Italian Spaghetti at its best

Spaghetti is known all over the world and has been rising in popularity with the increase in the number of intercontinental restaurants serving them all over the world. For those of you who are not familiar with it, Spaghetti is a type of pasta of Italian and Sicilian origin that is thin, long and cylindrical in shape. It is made of flour and water. While in Italy and Sicily, it is made of durum wheat semolina and water, some other types of Spaghetti feature other kinds of flours. Spaghetti used to be 50 cm long traditionally but the latter half of the 20th century has seen the shorter variations that come in length of 20-25 cm or 10-12 cm.


Spaghetti originated from a small town in Italy called Sicily. The first documented reference about Spaghetti dates as far back as 12th century. But the perfected and commercial production of Spaghetti actually began during 19th century. The taste was so addictive than that it spread throughout Italy like a wildfire, the result of which numerous pasta factories began to emerge during that period. The factories began to produce huge volumes of spaghetti to the extent that it could serve the whole population of the country.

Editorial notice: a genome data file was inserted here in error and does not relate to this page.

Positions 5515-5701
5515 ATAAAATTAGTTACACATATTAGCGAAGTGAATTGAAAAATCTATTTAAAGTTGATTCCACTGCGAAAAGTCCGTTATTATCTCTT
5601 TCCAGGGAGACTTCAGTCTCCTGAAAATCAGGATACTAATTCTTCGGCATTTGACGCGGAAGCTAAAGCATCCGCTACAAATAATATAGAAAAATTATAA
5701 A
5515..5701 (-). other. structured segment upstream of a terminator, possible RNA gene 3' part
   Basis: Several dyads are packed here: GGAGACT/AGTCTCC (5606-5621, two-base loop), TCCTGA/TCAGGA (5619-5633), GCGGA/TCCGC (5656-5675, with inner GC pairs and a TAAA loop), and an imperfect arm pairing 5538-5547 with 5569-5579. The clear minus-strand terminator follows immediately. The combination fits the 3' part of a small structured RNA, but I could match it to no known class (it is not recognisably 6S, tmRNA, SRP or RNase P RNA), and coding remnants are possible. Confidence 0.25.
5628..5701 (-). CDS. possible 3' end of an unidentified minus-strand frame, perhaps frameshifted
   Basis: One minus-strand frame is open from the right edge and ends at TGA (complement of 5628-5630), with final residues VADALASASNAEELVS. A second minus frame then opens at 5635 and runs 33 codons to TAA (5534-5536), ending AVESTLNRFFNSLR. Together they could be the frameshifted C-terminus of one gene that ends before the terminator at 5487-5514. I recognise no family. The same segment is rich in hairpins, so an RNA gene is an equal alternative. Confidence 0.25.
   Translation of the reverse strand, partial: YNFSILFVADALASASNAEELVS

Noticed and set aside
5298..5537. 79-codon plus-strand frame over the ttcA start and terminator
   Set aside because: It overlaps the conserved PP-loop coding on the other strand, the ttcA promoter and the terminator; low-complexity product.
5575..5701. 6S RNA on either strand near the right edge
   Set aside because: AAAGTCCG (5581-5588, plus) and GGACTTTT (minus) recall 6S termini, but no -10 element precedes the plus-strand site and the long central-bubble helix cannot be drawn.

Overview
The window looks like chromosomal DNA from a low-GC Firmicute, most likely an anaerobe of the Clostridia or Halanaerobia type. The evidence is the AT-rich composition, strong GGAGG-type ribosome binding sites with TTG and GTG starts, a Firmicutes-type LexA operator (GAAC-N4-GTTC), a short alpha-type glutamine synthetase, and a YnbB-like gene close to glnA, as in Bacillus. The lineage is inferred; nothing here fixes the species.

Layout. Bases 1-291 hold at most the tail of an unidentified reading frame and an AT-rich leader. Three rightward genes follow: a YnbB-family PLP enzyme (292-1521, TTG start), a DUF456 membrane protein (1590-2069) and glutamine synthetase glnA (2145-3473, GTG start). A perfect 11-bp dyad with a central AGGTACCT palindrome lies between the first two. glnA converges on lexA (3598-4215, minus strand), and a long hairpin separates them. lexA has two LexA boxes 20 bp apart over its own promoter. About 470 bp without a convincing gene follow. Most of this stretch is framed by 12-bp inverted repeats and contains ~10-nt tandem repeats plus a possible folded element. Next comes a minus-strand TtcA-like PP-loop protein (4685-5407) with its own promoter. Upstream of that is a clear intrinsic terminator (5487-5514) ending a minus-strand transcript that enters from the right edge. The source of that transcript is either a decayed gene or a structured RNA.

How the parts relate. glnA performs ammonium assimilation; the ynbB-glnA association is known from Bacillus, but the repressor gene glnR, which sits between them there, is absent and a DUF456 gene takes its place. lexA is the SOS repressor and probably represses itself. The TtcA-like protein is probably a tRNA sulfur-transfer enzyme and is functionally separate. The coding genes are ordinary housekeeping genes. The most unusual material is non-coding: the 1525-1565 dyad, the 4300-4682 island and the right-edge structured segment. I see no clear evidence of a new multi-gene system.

How is spaghetti made?

Spaghetti and pasta, in general, are prepared from an unleavened flour of durum wheat which is mixed with water and molded into various shapes – long and thin for spaghetti. Pasta can be classified as dry pasta and fresh pasta.

Dry pasta is prepared by using extrusion process where ingredients of the food are forced through an opening which gives it its shape and then drying them and cutting them to particular sizes. Traditionally pasta was usually prepared by hand, but now pasta is being produced by machines to produce them on a larger scale.

How to cook Spaghetti?

Spaghetti is usually cooked in salted water. In Italy, it is cooked to what is known as the al dente, which is when the spaghetti is fully cooked but still firm. In other countries, they are cooked beyond the al dente giving it a softer constancy. A large pot or a little olive oil helps keep the spaghetti from sticking together.